Thanks to all Straw Dog members who acted as poet/fundraisers or contributors to the fifth annual 30 Poems in November! a fundraiser for the Center for New Americans. As of the Reading and Celebration on December 10th at Smith College, over $23,000 was raised and still counting!

Our efforts continue to help our newest immigrants learn English, study for the citizenship test, apply for jobs, learn technology and acquire family literacy tips. This is a wonderful gift to our community. I am proud that Straw Dog Writers Guild chooses to sponsor this outreach event.

                                  —  Terry S. Johnson, Event Chair 2013

Grammar for Dummies and/or Writers

with Jean Zimmer

November 14 and 21

Haven’t studied grammar since eighth-grade composition class? Published a few books, but live in fear of your copy editor? Relax. By applying a handful of simple grammatical rules, you can make your writing more clear, polished, and professional – and help it survive the hostile environment of an acquisition editor’s inbox.

Jean Zimmer made two presentations. The first taught the use of punctuation for power and precision. What is an en dash, and what is an em? How many dots make up an ellipsis? Does the darn comma belong inside or outside of the quotation marks? The second explored deeper details – word choices, publishing industry standards, and appropriate levels of edit. What’s the difference between “that” and “which”? When should you spell out a number, and when do you use a numeral? Does your book manuscript need the same treatment as your blog post? Jean offered grammatical examples, exercises, caveats, and a perhaps a few laughs. Participants gained a better understanding of grammatical conventions – and when it’s okay to break them.

Jean Zimmer is an editorial insider. A freelance editor/writer, she has honed more than 100 published works of fiction, nonfiction, poetry, art, and short stories. Her clients include National Public Radio, The New York Times, The Huffington Post, Addison-Wesley, Palgrave Macmillan, John Muir Publications, Sinauer Associates, Microsoft Press, and numerous independent and academic presses. Jean is a graduate of Smith College and holds advanced certifications in journalism, technical communications, marketing communications, and biology.

MFA or Not? Building Craft and Community as a Writer

Panelists: Jen Mar, Enzo Silon Surin, Linda McCullough Moore, Pam Petro

Moderator: Robin Barber

November 10, 2013

        

Considering an MFA?  Four dynamic writers (of different genres and at different points in their careers) discussed paths to develop craft and community:  traditional MFA, low-residency MFA, and do-it-yourself strategies.

Jenn Mar writes about art, culture and food.  Her essays and reviews have appeared or are forthcoming in The Kenyon Review, Rain Taxi Review of Books, The Common, and Farmer General: An Epicurean Review.  She has an MFA in fiction from the Poets and Writers Program at the University of Massachusetts-Amherst.

Enzo Silon Surin is a Haitian-born poet and social advocate. He earned an MFA in Creative Writing from Lesley University and is currently Assistant Professor in English at Bunker Hill Community College and Visiting Instructor in English at Salem State University. He is the author of the chapbook, Higher Ground (Finishing Line Press, 2006), and his poetry, appearing in numerous publications, has won the David L. Osgood Poetry Prize, received the Boston Mayor’s Poetry and Prose Competition. and has been nominated for a Pushcart Prize.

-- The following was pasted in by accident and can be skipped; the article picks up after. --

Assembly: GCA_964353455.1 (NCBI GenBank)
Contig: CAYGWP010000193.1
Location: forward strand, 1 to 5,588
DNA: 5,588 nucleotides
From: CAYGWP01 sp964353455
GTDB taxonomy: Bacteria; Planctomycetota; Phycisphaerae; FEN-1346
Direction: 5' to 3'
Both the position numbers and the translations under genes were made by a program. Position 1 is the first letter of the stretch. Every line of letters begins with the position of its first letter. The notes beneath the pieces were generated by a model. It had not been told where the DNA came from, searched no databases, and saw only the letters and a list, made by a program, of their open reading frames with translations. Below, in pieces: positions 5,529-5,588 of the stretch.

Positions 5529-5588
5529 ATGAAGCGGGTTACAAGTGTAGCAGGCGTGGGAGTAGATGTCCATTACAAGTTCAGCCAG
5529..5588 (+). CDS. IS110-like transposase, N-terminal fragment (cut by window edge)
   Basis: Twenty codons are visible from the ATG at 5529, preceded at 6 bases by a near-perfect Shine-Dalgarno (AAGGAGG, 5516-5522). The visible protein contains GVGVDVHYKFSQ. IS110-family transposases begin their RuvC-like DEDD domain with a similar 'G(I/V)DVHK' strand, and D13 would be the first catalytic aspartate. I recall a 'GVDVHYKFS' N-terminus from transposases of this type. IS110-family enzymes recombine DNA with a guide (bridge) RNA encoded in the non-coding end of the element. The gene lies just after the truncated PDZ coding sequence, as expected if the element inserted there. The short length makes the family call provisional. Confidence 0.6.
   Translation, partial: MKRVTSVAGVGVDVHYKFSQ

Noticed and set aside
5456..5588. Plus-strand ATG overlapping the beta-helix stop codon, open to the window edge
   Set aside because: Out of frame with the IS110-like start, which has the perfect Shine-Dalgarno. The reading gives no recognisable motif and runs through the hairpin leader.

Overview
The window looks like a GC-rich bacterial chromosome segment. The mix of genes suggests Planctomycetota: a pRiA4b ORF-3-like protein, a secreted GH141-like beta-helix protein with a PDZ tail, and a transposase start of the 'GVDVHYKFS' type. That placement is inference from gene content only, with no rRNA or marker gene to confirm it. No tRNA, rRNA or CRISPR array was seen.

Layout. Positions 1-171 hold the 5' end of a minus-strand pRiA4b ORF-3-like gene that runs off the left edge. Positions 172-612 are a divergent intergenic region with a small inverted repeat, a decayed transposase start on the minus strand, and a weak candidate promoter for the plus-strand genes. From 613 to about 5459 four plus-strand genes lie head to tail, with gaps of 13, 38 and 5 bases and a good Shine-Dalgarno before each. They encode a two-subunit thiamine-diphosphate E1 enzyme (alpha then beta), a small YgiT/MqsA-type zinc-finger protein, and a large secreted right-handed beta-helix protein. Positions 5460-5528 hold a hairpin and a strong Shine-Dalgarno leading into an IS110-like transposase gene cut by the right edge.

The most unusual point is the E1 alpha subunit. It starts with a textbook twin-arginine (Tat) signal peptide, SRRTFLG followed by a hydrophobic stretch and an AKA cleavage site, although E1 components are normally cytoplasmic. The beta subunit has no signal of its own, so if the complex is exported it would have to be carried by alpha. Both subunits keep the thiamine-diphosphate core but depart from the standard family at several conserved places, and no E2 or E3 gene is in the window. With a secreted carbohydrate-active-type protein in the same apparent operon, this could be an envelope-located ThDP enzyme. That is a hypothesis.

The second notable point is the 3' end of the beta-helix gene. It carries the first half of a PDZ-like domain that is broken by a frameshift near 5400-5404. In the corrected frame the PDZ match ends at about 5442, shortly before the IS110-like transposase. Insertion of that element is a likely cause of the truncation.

Linda McCullough Moore is the author of a literary novel, The Distance Between, and a collection of linked stories heralded by Alice Munro (Moore’s favorite writer), This Road Will Take Us Closer to the Moon, as well as more than 300 shorter published pieces. She is a frequent contributor to The Sun, O Magazine, and Books and Culture. The Book of Not So Common Prayer will be released in June, 2014. Moore is the winner and finalist of many fiction awards including The Pushcart Prize XXXV.

Pamela Petro is an author, artist, and educator. She is the author of three books of place-based creative non-fiction, focused on Wales, the American South, and Southwest France, and has written for many publications including The New York Times, The Atlantic, Granta, and The Paris Review. She is also a photographer, and creates environmental installations. Pamela teaches creative writing at Smith College and at the National Writing Centre in Wales, and is on the creative nonfiction faculty of Lesley University’s MFA in Creative Writing Program.

Robin Barber , program moderator, was educated at Putney School, Indiana University and the University of British Columbia. He has worked as a photographer, carpenter, furniture maker, mental health program administrator, high school teacher, videographer – and since his retirement from Northampton High School, leads two writing groups on the Amherst Writers and Artists model. He also serves as managing editor of Gallery of Readers Press.

A reception followed, with presenters’ books for sale.

Writers Night Out – November

Featured Reader: Harriet Rogers

November 5, 2013

While she was driving taxi, Harriet Rogers began writing a 10-book series about …a taxi driver. She will soon publish book two. Harriet maintains that she has no mission with her writing, save to make people laugh: “Laughter is the soul of the human machine.”  More  here.  

 

Poetry Prompt Extravaganza:  Using Prompts to Develop Craft 

with Terry S. Johnson 

October 19, 2013